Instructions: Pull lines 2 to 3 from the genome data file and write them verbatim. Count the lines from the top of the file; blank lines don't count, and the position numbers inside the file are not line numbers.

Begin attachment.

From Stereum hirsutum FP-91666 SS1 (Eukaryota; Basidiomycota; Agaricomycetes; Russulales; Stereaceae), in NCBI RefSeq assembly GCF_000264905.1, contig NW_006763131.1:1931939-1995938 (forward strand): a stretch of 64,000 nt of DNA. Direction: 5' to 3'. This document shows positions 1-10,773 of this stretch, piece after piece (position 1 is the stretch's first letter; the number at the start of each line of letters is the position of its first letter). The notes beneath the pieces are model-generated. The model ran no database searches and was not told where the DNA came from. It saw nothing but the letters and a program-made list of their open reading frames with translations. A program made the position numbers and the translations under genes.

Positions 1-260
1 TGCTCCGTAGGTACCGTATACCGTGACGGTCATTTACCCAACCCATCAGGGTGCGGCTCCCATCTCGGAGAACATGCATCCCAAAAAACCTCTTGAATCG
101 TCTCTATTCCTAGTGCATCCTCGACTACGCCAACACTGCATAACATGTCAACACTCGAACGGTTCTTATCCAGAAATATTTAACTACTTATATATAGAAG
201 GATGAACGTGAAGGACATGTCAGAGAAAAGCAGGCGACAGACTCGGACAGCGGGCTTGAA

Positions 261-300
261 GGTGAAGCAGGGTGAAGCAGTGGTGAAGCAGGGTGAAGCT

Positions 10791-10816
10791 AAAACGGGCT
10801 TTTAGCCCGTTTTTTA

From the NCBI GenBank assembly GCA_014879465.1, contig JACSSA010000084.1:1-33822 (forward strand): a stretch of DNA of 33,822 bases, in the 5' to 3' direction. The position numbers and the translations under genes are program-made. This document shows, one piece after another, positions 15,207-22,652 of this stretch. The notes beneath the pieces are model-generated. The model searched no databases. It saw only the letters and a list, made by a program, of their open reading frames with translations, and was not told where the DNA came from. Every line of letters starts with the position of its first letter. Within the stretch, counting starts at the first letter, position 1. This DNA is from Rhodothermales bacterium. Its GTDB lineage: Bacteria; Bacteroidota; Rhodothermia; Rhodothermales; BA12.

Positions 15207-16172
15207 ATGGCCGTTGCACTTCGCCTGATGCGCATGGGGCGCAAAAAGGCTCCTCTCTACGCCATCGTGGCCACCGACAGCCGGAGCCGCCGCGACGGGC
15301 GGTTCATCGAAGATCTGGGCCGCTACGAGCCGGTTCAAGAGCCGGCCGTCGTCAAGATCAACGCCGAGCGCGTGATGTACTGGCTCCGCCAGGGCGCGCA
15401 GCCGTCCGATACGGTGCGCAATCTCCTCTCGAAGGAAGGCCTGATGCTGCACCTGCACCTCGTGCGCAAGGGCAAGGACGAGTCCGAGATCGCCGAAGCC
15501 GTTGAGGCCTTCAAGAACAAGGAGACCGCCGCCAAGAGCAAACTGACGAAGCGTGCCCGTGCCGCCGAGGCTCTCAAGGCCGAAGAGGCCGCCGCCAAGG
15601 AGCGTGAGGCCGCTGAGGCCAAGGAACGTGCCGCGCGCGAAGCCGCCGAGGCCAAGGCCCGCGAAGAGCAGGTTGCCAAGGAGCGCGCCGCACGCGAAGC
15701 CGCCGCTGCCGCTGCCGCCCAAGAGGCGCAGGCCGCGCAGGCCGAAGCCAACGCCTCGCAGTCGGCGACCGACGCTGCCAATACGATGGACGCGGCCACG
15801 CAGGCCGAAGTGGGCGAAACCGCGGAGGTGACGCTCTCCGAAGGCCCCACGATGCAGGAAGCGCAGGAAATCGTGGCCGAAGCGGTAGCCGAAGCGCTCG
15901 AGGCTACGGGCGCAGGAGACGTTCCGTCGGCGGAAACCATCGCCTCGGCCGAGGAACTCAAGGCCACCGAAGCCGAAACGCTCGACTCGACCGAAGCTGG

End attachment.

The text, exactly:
Positions 1-260
1 TGCTCCGTAGGTACCGTATACCGTGACGGTCATTTACCCAACCCATCAGGGTGCGGCTCCCATCTCGGAGAACATGCATCCCAAAAAACCTCTTGAATCG